In the early days of Egypt a baker selling you a bill of goods that were not quite up to snuff could get his ear pinned to the wall of his shop. If the baker in Babylon cheated you and got caught, he could get his hand chopped off. In Britain it would take several centuries before tough rules for the bakery profession were slackened.
In order to make sure the baker did not goof up in his or her preparations of the day, many simply decided that more was better than less. Instead of just giving you the dozen ordered, he'd throw in an extra just for safety (his own). And thus, so say some, came the term... the bakers dozen.
Well folks, today I am going to share with you my list of the first bakers dozen of 13 Victoria Crosses being awarded to Canadians, or those with connections to Canada.
And the list will be without sleight of hand. Pardon the pun. hehe.
Back in 2006 some buffoon decided the memorial was fit to urinate on. Since then the summer months have found the memorial under the watchful eyes of volunteer military sentries during daytime hours for the summer months, and recently expanded till Remembrance Day.
The press release by Canadian Press and many others noted that the Mounties have performed this sentry duty on July 5th for years. This is a special day for them, and all Canadians, as it was on that day, 115 years ago that a member of the North West Mounted Police, saved a wounded man from heavy fire in the Boer War and was later awarded the Victoria Cross.
Sgt Richardson is shown in all three photo's above. The first probably with the Lord Strathcona's pre July 1900, the center image after his receiving the VC worn in the picture and the third whilst later back with the NWMP.
The Canadian Press (CP) news release dated 3 July told of the RCMP's sentry duties being performed on the 5th. It also had the curious statement that... "Richardson was the first member of the Canadian Armed Forces to be awarded the prize, which is reserved for officers who served the crown in the presence of the enemy."
Regular readers of my blogs know how I and many others feel about any reference to an award that trivilizes it. The Victoria Cross is the most widely known and recognized medal of bravery in the world. IT IS NOT A PRIZE. Prizes come from winning in tiddlywinks.
Further, the CP ought to surely know that the VC is NOT RESERVED FOR OFFICERS, but can be awarded to any man or woman, regarless of rank.
And had CP done some research, it would have also come to the conclusion that there have been several awards for actions NOT IN THE FACE of the enemy.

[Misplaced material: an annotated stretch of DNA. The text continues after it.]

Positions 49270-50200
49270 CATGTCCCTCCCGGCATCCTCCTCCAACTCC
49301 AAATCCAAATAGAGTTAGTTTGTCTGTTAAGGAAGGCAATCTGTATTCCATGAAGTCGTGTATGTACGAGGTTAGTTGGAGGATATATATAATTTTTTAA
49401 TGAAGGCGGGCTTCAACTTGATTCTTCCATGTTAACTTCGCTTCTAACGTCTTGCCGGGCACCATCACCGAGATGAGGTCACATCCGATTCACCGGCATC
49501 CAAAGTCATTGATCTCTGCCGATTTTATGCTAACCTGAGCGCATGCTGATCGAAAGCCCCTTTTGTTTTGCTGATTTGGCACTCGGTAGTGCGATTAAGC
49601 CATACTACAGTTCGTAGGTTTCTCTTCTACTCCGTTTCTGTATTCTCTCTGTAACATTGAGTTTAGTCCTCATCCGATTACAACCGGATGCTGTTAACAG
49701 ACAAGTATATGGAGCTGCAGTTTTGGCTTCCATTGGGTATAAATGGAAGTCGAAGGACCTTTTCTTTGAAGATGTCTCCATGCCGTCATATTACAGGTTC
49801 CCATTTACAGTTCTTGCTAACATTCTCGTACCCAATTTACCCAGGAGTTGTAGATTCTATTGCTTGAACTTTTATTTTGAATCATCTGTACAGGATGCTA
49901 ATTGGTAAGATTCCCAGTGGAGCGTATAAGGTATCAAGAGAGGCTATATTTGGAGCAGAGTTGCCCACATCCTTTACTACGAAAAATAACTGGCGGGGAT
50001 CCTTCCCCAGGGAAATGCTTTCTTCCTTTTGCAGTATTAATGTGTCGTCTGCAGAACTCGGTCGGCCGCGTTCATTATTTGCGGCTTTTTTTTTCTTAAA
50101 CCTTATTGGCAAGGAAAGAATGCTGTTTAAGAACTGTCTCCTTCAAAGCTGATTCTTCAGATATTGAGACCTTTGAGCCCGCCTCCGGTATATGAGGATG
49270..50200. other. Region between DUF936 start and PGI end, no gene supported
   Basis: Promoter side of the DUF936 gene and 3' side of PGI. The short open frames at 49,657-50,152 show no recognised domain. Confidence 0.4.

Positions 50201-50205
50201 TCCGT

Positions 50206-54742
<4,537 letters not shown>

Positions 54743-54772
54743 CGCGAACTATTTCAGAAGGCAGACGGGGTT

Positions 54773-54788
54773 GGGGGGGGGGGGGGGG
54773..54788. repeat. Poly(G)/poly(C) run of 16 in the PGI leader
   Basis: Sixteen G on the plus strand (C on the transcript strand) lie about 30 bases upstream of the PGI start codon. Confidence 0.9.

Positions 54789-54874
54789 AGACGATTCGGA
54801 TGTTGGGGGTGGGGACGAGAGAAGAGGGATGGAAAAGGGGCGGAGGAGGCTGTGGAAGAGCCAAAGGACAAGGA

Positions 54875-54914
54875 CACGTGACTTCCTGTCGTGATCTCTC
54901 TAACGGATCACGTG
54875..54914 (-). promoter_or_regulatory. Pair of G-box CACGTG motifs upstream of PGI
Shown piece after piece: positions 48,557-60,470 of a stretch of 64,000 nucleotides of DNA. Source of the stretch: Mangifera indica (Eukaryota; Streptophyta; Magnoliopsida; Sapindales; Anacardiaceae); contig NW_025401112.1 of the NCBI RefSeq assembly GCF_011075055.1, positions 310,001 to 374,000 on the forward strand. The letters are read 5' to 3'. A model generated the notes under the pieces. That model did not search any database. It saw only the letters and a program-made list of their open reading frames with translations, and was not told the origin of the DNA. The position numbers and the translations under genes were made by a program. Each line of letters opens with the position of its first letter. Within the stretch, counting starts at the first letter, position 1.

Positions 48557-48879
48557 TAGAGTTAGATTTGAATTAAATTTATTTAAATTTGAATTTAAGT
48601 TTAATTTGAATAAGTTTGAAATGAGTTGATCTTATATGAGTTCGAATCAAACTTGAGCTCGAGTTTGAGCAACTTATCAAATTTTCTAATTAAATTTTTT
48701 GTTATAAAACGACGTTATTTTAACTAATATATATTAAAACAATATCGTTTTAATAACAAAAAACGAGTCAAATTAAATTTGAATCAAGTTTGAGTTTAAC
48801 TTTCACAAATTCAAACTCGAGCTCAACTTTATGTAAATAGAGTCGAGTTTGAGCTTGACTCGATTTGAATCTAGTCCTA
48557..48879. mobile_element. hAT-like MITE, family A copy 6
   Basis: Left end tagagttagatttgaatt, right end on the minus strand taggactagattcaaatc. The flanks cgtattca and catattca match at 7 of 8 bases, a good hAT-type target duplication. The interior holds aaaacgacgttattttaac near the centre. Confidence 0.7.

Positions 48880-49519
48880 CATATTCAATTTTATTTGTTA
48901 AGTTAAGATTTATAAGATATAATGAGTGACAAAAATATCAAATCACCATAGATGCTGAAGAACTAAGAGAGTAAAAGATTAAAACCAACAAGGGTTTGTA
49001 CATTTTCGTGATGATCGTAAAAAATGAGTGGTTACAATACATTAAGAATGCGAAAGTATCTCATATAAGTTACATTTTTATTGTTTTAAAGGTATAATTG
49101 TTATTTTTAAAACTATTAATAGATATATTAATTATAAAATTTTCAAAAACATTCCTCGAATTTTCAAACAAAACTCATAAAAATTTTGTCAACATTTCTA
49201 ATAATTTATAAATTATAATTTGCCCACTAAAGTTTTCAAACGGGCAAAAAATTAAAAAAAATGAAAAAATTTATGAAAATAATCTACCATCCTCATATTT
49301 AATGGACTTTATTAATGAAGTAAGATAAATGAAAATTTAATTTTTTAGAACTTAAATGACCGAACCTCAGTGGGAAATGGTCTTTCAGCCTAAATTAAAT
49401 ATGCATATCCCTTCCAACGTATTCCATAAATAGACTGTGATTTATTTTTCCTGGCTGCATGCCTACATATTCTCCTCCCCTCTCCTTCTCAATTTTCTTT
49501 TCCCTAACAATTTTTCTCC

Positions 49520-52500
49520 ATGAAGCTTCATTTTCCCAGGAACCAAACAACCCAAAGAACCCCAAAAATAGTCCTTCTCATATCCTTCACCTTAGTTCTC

Past blogs have told that when speaking of the first awards, there are at least three ways to look at the matter. Each produces a separate list. First there is the date of the action resulting in the award. Second is the date the subsequent award is approved and made public, and the third is of course the date in which it is actually presented to the recipient, or relatives in the case of a posthumous award.
Sergeant Richardson's award was a first for a Canadian serving in a Canadian unit you are looking at a list of gazetting dates. But the award was second to Lieutenant William Nickerson when you look at a lits of action dates. Nicherson's took place on 20 April, over two months before Richardson's deed resulting in the VC award.
That being said, here is my compiled list of the first 13 Victoria Crosses awarded to Canadians or those with ties to our country.
By Date Of Deed....
Alexander Dunn from Toronto Ontario
Herbert T Reade from Perth Ontario
Willam Hall from Horton's Bluff NS
George Richardson from Ireland
Timothy O'Hea from Ireland
Douglas Campbell from Grose Ille Quebec
Raymond De Montmorency from Montreal
Henry Douglas from England
William Nickerson from Dorchester NB
Arthur Richardson from England
Hampden Cockburn from Toronto Ontario
Edward Holland from Ottawa Ontario
Richard Turner from Quebec City Quebec
And by Date of Gazetting...
Dunn (details for all are above)
Arthur Richardson became the first in a Canadian Unit, as noted above, as those before him served in the British Navy or Army. But by nationality he was far from the first to be earn the medal.
That aside, his bravery is without doubt most deserving, and nothing in this blog is intended to diminish anyone's respect and admiration for this hero.
Hope you will join me again next week,